Power in the Mundane

Andrew Bunt 3 months ago
Blog 2 mins
Found in: Family & Friends

I’m a fan of the mundane. I know that might sound odd, but I am. And that extends to my friendships too. Ask my friends and they will tell you (I think) that I am quite easily pleased. Our friendships mainly consist of eating together (mundane food, obviously, I don’t like anything too fancy), playing with their kids, going for walks, and watching the occasional film or series. If you could be a fly on the wall observing one of my friendships, you would probably think it was rather boring. And yet, I love that. Some of our most mundane times together are actually, for me, the most precious.

I’ve never really thought about why that is. Then recently, I came across the concept of ‘domestic intimacy’ and suddenly, it started to make sense.

In his book All But Invisible, Nate Collins discusses several different types of intimacy. A couple of them were no surprise to me: affectionate intimacy is experienced through the demonstration of affection, whether physically or verbally, and unitive intimacy is experienced when we enjoy deep communion with another person. The most obvious example of this unitive intimacy is the sexual union of a husband and a wife, although it can also be experienced in non-sexual, even non-physical ways between close friends.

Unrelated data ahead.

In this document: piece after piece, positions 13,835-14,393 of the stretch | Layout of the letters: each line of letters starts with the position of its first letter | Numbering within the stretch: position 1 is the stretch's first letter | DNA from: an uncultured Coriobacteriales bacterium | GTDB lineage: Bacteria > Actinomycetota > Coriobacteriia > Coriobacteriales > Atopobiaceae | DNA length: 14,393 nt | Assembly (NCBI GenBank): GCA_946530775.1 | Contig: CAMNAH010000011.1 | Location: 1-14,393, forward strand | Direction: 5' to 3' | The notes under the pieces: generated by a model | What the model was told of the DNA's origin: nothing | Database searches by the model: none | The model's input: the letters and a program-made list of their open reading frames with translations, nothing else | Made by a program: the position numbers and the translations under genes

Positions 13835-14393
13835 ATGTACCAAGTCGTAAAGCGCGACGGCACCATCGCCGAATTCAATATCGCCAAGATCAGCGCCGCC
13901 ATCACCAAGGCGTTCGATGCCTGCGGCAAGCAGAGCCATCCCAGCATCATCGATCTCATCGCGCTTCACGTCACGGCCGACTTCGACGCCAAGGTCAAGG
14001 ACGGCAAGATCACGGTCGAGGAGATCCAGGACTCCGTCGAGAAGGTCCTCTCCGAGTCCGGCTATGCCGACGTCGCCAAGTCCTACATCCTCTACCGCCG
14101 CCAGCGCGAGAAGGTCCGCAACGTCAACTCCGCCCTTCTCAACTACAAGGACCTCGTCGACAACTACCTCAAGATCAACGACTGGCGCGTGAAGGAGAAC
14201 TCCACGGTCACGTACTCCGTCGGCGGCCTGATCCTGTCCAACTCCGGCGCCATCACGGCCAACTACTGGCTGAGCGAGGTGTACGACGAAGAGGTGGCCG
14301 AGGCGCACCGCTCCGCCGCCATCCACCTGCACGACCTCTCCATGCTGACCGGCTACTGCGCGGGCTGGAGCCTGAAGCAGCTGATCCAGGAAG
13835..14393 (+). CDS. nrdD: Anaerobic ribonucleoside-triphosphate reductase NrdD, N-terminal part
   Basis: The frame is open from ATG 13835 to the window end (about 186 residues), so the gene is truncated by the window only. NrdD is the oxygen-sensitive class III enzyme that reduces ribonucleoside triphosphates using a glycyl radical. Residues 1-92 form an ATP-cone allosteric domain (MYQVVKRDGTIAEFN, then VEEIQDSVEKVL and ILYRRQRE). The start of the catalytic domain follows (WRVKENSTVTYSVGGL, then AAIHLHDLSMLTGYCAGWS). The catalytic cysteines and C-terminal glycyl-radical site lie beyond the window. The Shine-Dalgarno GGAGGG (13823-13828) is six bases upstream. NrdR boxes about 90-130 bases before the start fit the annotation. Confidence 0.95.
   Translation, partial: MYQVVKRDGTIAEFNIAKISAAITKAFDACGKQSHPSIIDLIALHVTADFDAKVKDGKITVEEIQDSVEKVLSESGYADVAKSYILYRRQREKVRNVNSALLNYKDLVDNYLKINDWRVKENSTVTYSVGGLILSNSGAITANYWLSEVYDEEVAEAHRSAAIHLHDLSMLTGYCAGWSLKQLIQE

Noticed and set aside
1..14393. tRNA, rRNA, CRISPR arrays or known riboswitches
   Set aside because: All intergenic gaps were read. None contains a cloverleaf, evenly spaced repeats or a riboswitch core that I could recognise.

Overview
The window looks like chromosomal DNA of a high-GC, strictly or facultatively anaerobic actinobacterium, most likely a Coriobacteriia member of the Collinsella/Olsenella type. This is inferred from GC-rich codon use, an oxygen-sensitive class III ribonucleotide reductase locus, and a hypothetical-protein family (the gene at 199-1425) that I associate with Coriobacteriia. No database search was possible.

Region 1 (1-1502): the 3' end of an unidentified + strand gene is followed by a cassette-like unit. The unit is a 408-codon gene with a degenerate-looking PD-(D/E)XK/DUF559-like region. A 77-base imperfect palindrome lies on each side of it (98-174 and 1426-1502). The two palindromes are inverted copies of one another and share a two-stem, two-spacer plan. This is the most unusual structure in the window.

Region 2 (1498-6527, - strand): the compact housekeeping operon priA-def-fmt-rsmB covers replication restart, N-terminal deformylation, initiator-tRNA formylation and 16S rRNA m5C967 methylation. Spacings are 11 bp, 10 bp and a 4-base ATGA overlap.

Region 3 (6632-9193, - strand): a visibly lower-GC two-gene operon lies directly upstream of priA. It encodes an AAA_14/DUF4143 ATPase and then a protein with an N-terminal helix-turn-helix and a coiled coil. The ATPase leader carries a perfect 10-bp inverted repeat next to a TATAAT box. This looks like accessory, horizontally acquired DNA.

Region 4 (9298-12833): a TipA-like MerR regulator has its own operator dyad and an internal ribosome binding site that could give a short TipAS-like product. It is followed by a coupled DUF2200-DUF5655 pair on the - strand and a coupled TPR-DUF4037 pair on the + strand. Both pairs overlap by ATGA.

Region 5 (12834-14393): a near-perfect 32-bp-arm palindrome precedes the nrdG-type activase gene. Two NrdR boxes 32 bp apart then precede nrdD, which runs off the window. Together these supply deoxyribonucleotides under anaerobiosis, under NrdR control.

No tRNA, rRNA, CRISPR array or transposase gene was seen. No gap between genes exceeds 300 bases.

In simple terms, domestic intimacy is what you experience when you share family life with people.

Domestic intimacy is different. Domestic intimacy flows out of ‘the opportunity to unfold your life in the presence of trusted others in the steady rhythm of domestic living’.1 I guess put in simple terms, domestic intimacy is what you experience when you share family life with people.

This is what I try to do with my closest friends. We don’t live together, but we are deliberate about sharing life together and living as family. We see each other multiple times a week, I have a key to their house and come and go as I please, and we do lots of the very normal elements of daily family life together.

This might sound boring, but actually, for me, it’s life-giving, and it does foster a sense of intimacy. I don’t think I would ever have used that language for it before, but Nate is right, living normal life alongside and in relationship with close friends is one of the ways that I experience intimacy. I think that’s part of why I love the mundane in my friendships.

Finding the ways in which we can experience intimacy is vital for all of us, but for those of us who are single, it can perhaps feel even more important because we live in a culture where intimacy is often believed to be restricted only to romantic and sexual relationships.

Domestic intimacy is easily overlooked, but for lots of us it could be really important. Maybe you’re aware of a lack of intimacy in your own life and a longing for it. How could you start to seek to be family for others and to develop routines and ways of living that would foster intimacy? Maybe you already have a rich experience of domestic intimacy. How can you invite others in to experience that alongside you? Who could you invite into your home, your family, and your life to allow them to experience something of that intimacy with you? You too may find that there is power in the mundane.

  1. Nate Collins, All But Invisible: Exploring Identity Questions and the Intersection of Faith, Gender and Sexuality (Zondervan, 2017), p.163.